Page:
Angel investing is similar to venture capital, although even riskier. An angel investor might be an individual who’s willing to give an otherwise struggling company a chance to redeem themselves.
Startup investing requires good business acumen, an eye for promising ideas, and high risk tolerance.
7. Bitcoin and Cryptocurrencies
Because the technology is still relatively new (nearly 14 years old), and volatility reigns supreme, cryptocurrencies are widely considered a high-risk asset class. Some cryptocurrencies have periodically displayed extraordinary gains relative to the value of fiat currencies, in addition to phenomenal losses. Despite these fluctuations, certain investors have begun to include some types of crypto in their asset portfolios. It’s worth noting that the value of cryptocurrencies is volatile and, as with other higher-risk investments, there’s no guarantee of continued returns.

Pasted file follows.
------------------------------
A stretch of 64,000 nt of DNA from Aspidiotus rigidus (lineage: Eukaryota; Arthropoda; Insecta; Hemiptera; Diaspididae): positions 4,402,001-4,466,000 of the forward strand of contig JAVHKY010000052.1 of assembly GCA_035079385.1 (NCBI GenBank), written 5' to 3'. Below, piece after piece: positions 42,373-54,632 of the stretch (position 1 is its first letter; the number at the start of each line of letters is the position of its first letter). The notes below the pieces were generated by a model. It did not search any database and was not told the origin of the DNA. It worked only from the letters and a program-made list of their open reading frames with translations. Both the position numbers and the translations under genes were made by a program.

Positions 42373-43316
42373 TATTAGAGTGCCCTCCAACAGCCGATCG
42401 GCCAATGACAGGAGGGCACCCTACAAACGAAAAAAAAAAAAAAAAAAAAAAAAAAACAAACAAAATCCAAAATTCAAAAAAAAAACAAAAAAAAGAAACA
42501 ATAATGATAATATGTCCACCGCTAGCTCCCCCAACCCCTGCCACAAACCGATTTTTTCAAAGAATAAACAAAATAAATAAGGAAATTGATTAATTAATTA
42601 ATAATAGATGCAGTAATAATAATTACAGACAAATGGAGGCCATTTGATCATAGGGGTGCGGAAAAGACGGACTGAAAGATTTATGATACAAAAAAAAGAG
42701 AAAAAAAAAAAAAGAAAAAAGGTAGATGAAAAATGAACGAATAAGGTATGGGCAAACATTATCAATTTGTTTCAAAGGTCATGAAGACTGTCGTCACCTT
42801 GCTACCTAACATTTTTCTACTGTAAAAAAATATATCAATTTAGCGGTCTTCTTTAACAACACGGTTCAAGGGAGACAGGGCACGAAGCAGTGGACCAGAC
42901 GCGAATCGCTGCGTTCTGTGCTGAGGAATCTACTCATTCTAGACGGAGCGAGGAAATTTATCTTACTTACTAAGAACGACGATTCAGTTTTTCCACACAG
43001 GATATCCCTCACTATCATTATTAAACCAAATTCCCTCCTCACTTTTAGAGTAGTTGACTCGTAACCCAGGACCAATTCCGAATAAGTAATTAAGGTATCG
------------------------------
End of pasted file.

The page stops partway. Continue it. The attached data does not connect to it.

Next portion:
When an investor’s portfolio contains both riskier assets (i.e., cryptocurrency) and less-risky holdings or investments (i.e., bonds), it’s possible that certain losses could be mitigated by more stable returns.
This is what financial experts refer to as “asymmetric upside.” The word “asymmetric” means being weighted heavily to one side more than the other. The trade is asymmetric in that it’s possible to be exposed to huge rewards while taking on minimal risk.
In the past year alone, a growing number of large companies and ultra-rich investors have hopped on the cryptocurrency boat.